Vasily Grossman’s fate: From Stalingrad and Armenia to the West
An Armenian Sketchbook, an account of a trip Vasily Grossman made to Armenia in the early 1960s, translated by Robert Chandler and Elizabeth Chandler, was made one of the nominees for this year’s Read Russia Prize, which is awarded for the best translations of Russian literature into foreign languages.
The most recent translation of Vasily Grossman’s works by the pair, An Armenian Sketchbook (New York Review Books Classics, 2013) is a short memoir written in early 1962 that was not published during Grossman’s lifetime, and which translator Robert Chandler believes offers a rare glimpse into the writer’s inner world.
|'An Armenian Sketchbook' by Vasily Grossman, NYRB Classics, Maclehose, 2013 |
“There is not a lot of reliable information about Grossman’s life,” says Chandler, who explains that this account of the two months Grossman spent in Armenia in late 1961 is of particular interest since it is his only autobiographical work.
“From it we get a clear sense of Grossman’s sense of humor, of his reluctance to take himself too seriously, and of his constant curiosity about other people,” says Chandler of An Armenian Sketchbook, which also features “vivid evocations” of the country’s barren landscape, “lucid, witty discussions of nationalism,” a description of a village wedding, and what Chandler describes as “several unforgettable pages about a night when Grossman thought he was dying.”
Russian writer Vasily Grossman (1905 – 1964) was little-known to British audiences until 2011, when a BBC drama serial based on Grossman's epic novel of Stalingrad, Life and Fate (1959), aired on Radio 4. After that, the novel, first translated to English by Robert Chandler in 1985, became a huge success in the UK, topping Amazon’s bestseller list at one point. Military historian Antony Beevor has named Life and Fate, whose manuscript was confiscated by Soviet authorities in February 1961, the best Russian novel of the 20th century.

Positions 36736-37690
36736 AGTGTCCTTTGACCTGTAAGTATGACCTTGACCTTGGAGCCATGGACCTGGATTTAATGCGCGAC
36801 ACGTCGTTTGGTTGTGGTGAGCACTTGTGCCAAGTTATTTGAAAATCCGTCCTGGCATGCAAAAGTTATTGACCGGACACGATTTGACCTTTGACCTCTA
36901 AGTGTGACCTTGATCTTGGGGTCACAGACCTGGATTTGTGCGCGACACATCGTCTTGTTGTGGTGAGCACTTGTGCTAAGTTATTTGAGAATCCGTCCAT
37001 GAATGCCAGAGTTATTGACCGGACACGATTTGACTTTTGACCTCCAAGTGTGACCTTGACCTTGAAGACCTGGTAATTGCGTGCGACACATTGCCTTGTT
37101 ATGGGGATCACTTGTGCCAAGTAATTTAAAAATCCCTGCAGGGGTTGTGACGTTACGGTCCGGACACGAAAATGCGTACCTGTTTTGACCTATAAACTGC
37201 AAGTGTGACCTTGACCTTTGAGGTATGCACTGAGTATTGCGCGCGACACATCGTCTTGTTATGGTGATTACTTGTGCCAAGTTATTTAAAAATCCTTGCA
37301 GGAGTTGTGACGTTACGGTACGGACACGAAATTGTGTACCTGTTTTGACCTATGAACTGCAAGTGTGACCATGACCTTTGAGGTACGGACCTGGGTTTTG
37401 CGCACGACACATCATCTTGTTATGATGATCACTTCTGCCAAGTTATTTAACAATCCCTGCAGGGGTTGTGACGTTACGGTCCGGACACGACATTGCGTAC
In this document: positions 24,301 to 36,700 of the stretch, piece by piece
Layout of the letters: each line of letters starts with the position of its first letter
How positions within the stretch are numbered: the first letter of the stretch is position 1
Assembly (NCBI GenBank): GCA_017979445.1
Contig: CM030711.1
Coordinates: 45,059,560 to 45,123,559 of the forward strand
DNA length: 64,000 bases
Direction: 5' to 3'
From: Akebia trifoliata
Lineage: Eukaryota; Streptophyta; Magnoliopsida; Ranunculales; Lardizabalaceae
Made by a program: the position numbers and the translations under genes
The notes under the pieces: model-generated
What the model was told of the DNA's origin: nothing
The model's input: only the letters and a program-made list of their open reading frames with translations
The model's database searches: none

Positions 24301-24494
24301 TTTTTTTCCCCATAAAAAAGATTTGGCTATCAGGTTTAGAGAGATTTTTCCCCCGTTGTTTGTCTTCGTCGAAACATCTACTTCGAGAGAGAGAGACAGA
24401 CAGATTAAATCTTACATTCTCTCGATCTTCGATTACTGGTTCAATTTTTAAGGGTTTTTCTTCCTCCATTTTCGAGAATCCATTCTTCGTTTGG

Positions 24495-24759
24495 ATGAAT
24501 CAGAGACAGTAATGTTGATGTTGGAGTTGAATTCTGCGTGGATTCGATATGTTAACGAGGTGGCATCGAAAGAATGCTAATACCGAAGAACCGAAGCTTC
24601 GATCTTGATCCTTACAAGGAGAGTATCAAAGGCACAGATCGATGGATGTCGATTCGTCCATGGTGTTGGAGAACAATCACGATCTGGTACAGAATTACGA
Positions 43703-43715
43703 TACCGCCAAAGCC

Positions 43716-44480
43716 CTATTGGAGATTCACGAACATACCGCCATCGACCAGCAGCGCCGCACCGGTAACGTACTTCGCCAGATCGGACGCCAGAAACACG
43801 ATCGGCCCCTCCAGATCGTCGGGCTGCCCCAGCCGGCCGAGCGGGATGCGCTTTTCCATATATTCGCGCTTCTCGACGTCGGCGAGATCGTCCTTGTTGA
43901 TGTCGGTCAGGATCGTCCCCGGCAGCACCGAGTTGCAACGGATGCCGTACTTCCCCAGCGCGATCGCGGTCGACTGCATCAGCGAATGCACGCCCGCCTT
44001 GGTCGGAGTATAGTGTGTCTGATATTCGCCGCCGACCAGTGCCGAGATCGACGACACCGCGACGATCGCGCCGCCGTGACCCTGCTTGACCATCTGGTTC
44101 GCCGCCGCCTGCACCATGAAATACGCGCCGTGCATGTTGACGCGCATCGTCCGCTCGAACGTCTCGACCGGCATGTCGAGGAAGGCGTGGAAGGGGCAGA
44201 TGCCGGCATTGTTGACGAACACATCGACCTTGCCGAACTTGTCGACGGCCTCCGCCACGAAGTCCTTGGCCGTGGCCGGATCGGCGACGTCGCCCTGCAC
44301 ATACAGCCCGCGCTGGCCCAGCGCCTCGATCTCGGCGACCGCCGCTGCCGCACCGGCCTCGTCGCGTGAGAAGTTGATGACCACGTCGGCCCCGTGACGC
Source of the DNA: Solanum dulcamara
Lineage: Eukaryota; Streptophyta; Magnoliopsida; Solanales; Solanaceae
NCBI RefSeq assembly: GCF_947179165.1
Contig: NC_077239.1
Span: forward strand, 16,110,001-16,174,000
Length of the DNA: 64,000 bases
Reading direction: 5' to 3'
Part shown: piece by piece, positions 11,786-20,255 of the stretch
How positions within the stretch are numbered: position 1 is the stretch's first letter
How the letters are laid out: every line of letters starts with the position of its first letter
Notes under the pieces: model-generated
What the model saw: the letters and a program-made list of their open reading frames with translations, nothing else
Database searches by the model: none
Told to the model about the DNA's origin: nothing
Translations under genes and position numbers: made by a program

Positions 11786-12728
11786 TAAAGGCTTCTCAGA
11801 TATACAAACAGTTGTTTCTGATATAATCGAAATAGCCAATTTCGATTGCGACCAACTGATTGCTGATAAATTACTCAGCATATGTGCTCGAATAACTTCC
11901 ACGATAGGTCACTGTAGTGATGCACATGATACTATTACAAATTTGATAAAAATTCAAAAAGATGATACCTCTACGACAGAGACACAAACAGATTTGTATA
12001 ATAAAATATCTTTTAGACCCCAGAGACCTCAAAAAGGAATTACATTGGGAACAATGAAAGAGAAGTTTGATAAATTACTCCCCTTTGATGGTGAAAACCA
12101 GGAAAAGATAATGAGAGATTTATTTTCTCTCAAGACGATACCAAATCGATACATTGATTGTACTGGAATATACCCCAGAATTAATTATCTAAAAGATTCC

One of possible reasons reason for the ban on the book’s publication was the unprecedented honesty and courage of the author, who wrote about the Second World War not in the polished, patriotic style of many accounts, but instead poured out all the truth about the hardships and bitterness of life at war. In 1941, Grossman, already 36 at the time, worked as a war correspondent, dispatching articles straight from the front about the battles of Moscow, Stalingrad, Kursk, and Berlin. His novel People are Immortal was among the first and still the best first-hand accounts of the historical feat of the Soviet people.
“Vasily Grossman was a man of unusual courage, both physically and morally,” Robert Chandler said to RBTH. “He spent longer than any other Soviet journalist in the thick of the fighting on the right bank of the Volga, in the ruins being fought over building by building and even room by room. And then, within months of the Soviet victory at Stalingrad, he was writing some of the first articles and stories published in any language about the Shoah. His mother – to whom he later dedicated Life and Fate – was one of the 12,000 Jews shot by the Nazis in a massacre outside the town of Berdichev.”
In Mandelstam’s footsteps
However, after the war, Grossman had to heavily edit his novel about the Siege of Stalingrad, For a Just Cause – it was heavily criticized in the Soviet press. Life and Fate was to become the sequel for this novel, but in 1961, the manuscript was confiscated from the author by the KGB – because of the anti-Stalinist message of the novel. Life and Fate, smuggled to Europe by Grossman’s friends after his death, was first published in Switzerland in 1980. In the USSR, it was released only in 1988, during perestroika.
After Life and Fate was banned, Soviet publishers stopped printing all of Grossman’s books. In search of any kind of income, Grossman managed to get a commission to translate an Armenian novel and went to Armenia – just like another Russian writer, Osip Mandelstam had done 30 years earlier, also in a quest to escape the wrath of the Soviet authorities. The Armenian trip, during which Grossman created the series of non-fiction sketches and stories that later became the work that the Chandlers have given the title An Armenian Sketchbook, turned out to be one of his last works – he died of cancer in Moscow in 1964. The Armenian works were published in the USSR only posthumously, in 1967.